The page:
The Three Stages of Fishless cycle.

Stage One“Growing” nitrosomonas

Define Stage: This is the stage where you will only find a reading on ammonia, while nitrite and nitrate both remain at 0ppm all the time. It requires the most patience, because it can be the longest stage with no sign of progress.

Goal: To get a reading on nitrite is what you should be after for this stage. By the time there is nitrite in the water, it means you already have large quantity of nitrosomonas to convert ammonia.

Tasks: After the tank is set up and everything (filter, heater, air pump) is running, you need to add some ammonia into the aquarium water. While there is no need for absolute accuracy when you drop ammonia, the general rule is not to add more than 6ppm. Too much ammonia can even be toxic to the good bacteria, and it will stall the aquarium cycling.

You need to test aquarium water every a few days for ammonia and nitrite. To make sure there is always ammonia in the water, and to check sign of nitrite to get an idea on how far the fish tank cycling has gone into. It can take up to 2~3 weeks before there is even a sign of nitrite.

Stage Two“Growing” nitrobacter

Define stage: Once you get a reading of nitrite, it has entered stage two. Now the second group of beneficial bacteria nitrobacter will start to grow since there is finally food available to them. Nitrobacter would not grow during stage one because there was no nitrite available for them to feed on.

Goal: To get a reading on nitrate. You have to wait for nitrobacter to grow into sufficient number before there is a sign of nitrate, and during this stage this is exactly what you want.

Tasks: You will need to test the water daily to make sure there is always ammonia in the water, or the nitrosomonas grew during stage one will start to starve once all available ammonia is converted to nitrite. This stage is usually shorter than the second stage, but it can still take up to weeks before the next stage, where nitrate is finally showing up on test results.

Stage ThreeWait to reach a balance
Define Stage: As soon as you get a reading on nitrate, the fishless cycling has entered its final stage. Now there are a lot of both nitrosomonas and nitrobacter in the fish tank to convert both ammonia and nitrite.

Goal: To get 0ppm reading on both ammonia and nitrite. To achieve a balance between the two different species of good bacteria in order to convert all your daily dosage of ammonia into nitrate without a trace of ammonia and nitrite at the end of the day.

Tasks – You should continue to test the aquarium water on daily basis to make sure there is always ammonia to start each day with. You also must keep eyes on the nitrate concentration and PH at this point. During this stage, water buffer gets eaten away slowly and the PH might suddenly crash. When the PH is too acidic it can stall the fishless cycle. As soon as you see a drop in the PH, you should do a large water change to reduce the nitrate and to restore the water buffer as well as the PH.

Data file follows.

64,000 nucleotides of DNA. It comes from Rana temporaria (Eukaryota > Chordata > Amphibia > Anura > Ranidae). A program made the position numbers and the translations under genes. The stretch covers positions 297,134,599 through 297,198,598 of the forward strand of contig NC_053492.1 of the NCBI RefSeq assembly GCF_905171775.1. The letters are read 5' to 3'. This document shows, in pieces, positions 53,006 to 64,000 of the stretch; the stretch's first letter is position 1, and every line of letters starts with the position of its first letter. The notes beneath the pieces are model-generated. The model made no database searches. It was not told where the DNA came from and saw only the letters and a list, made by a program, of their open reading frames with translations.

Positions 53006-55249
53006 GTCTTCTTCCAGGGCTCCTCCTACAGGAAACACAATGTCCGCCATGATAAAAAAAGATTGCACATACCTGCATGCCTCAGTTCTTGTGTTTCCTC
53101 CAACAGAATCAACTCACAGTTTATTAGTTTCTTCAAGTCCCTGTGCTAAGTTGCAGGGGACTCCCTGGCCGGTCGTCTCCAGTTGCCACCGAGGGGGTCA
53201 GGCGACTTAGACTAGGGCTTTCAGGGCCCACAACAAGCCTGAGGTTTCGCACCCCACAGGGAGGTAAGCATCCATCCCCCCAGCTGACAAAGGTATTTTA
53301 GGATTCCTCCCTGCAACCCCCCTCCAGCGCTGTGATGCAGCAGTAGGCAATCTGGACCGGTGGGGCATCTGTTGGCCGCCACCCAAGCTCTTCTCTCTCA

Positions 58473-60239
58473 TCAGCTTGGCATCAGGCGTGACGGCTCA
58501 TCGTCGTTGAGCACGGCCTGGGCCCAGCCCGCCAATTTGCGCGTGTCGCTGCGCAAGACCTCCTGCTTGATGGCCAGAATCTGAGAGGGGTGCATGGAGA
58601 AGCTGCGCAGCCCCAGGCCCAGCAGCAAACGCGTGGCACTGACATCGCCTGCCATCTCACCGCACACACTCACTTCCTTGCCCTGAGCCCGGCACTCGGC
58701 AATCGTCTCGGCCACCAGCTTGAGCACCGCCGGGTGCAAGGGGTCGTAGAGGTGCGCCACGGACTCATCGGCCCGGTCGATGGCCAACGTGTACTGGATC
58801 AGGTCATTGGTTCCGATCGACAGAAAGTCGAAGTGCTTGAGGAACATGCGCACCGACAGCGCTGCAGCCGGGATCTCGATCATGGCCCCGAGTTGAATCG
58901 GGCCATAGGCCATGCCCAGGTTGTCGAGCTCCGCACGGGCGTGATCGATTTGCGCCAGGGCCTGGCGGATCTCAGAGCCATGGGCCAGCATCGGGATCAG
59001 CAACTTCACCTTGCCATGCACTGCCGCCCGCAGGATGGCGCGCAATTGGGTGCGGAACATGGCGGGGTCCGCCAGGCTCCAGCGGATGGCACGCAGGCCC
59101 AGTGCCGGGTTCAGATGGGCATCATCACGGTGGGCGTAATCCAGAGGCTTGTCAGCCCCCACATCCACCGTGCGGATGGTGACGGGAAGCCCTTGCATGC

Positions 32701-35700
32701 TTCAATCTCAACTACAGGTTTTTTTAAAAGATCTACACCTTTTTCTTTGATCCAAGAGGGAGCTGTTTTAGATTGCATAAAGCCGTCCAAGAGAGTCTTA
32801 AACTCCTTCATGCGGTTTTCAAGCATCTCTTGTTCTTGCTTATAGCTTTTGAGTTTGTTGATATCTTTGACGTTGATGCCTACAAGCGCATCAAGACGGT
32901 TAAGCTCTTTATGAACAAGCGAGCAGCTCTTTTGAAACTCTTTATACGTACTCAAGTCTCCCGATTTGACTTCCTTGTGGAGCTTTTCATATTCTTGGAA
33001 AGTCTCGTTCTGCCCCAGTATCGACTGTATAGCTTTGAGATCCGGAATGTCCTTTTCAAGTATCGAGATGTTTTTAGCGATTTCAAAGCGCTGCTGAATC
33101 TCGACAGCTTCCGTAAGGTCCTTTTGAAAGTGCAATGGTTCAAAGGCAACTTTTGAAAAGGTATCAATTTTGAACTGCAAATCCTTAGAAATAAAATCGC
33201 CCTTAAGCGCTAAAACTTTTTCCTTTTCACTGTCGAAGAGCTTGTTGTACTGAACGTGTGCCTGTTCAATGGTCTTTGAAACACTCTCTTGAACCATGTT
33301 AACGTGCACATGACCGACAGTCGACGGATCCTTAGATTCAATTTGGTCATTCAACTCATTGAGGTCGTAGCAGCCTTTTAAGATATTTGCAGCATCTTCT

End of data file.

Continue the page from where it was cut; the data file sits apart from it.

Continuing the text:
You also must set your goal of how much ammonia you want your aquarium to be able to handle when it is completed. If you want 2ppm of ammonia being converted daily, you must make sure there is 2ppm ammonia in the water every day after you just gave a new dosage. Generally, 2ppm ammonia being converted daily can only ensure a light stock of fish. If you want to fully stock your tank at once, you need to aim for 5~6ppm ammonia being converted daily.

This stage should be fairly quick. It usually finishes within a week or so. Once you get a reading of 0ppm for both ammonia and nitrite a few days in a row while you still added ammonia 24 hours ago, the tank is fully cycled! You may add fish after one or more large partial water change to remove most of the nitrate.

Fishless cycling can be a slow and painful process for many people. Patience is required. The usual amount of time required to cycle a fish tank can be 6 weeks or more. Exactly time required can be vary case by case depend on many facts. There are certain useful tips to speed up fish tank cycling and cut the time required to as short as a week or less in some cases.

Cycle with Fish (fish-in cycle)

Aquarium nitrogen cycle is essential for the survival of pet fish in a home aquarium. No fish can live for long in a new aquarium before it is cycled, because the toxic ammonia will build up from decay organic matters in the aquarium as well as from fish gills directly. To ensure an ammonia free aquarium, all new fish tanks must be cycled. There is more than one way to cycle a fish tank. While fishless cycling is highly recommended, cycle with fish can be successful too if it is done correctly. To start the aquarium nitrogen cycle, there must be a source of ammonia. The fish themselves are a source of ammonia since they produce it on a constant basis, therefore you can cycle the fish tank with fish. It is also known as the fish-in cycle.

To cycle with fish, you first need to set up an aquarium with all the necessary equipments and supplies.
1. A fish tank of proper size for your fish.
2. An adequate aquarium filter system.
3. An aquarium heater.
4. An aquarium air pump and accessories.
5. An aquarium water conditioner.
6. A few 5 gallon water buckets.
7. A gravel vacuum.
8. An aquarium water test kit.

Things to do and to know before start a fish-in cycle
A. You have to set up an aquarium first.
Everything must be running before you add the fish.

B. The fewer fish the better.
You should only add as few fish as possible. More fish will not cycle the tank faster. Instead, more fish means quicker ammonia building up and the fish will be more likely to die before the cycle can be completed.